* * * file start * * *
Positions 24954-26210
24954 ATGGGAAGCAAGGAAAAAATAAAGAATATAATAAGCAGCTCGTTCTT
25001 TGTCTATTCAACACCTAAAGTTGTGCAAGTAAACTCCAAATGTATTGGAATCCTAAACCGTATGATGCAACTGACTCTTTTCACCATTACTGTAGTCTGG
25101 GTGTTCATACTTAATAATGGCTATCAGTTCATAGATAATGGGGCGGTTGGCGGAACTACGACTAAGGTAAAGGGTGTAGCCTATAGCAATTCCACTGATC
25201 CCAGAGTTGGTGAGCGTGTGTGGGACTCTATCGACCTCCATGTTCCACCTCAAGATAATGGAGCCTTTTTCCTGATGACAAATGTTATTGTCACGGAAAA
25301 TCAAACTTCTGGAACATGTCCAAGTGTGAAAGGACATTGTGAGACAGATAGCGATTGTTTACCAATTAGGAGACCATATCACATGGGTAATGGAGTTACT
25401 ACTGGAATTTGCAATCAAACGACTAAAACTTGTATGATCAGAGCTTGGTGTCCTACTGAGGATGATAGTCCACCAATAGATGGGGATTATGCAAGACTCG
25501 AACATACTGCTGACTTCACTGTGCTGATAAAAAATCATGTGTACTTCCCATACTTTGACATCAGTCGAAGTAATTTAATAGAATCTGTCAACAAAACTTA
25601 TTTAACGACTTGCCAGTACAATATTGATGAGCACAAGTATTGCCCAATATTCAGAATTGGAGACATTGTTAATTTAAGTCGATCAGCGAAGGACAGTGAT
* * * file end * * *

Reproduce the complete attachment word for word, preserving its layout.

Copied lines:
Positions 24954-26210
24954 ATGGGAAGCAAGGAAAAAATAAAGAATATAATAAGCAGCTCGTTCTT
25001 TGTCTATTCAACACCTAAAGTTGTGCAAGTAAACTCCAAATGTATTGGAATCCTAAACCGTATGATGCAACTGACTCTTTTCACCATTACTGTAGTCTGG
25101 GTGTTCATACTTAATAATGGCTATCAGTTCATAGATAATGGGGCGGTTGGCGGAACTACGACTAAGGTAAAGGGTGTAGCCTATAGCAATTCCACTGATC
25201 CCAGAGTTGGTGAGCGTGTGTGGGACTCTATCGACCTCCATGTTCCACCTCAAGATAATGGAGCCTTTTTCCTGATGACAAATGTTATTGTCACGGAAAA
25301 TCAAACTTCTGGAACATGTCCAAGTGTGAAAGGACATTGTGAGACAGATAGCGATTGTTTACCAATTAGGAGACCATATCACATGGGTAATGGAGTTACT
25401 ACTGGAATTTGCAATCAAACGACTAAAACTTGTATGATCAGAGCTTGGTGTCCTACTGAGGATGATAGTCCACCAATAGATGGGGATTATGCAAGACTCG
25501 AACATACTGCTGACTTCACTGTGCTGATAAAAAATCATGTGTACTTCCCATACTTTGACATCAGTCGAAGTAATTTAATAGAATCTGTCAACAAAACTTA
25601 TTTAACGACTTGCCAGTACAATATTGATGAGCACAAGTATTGCCCAATATTCAGAATTGGAGACATTGTTAATTTAAGTCGATCAGCGAAGGACAGTGAT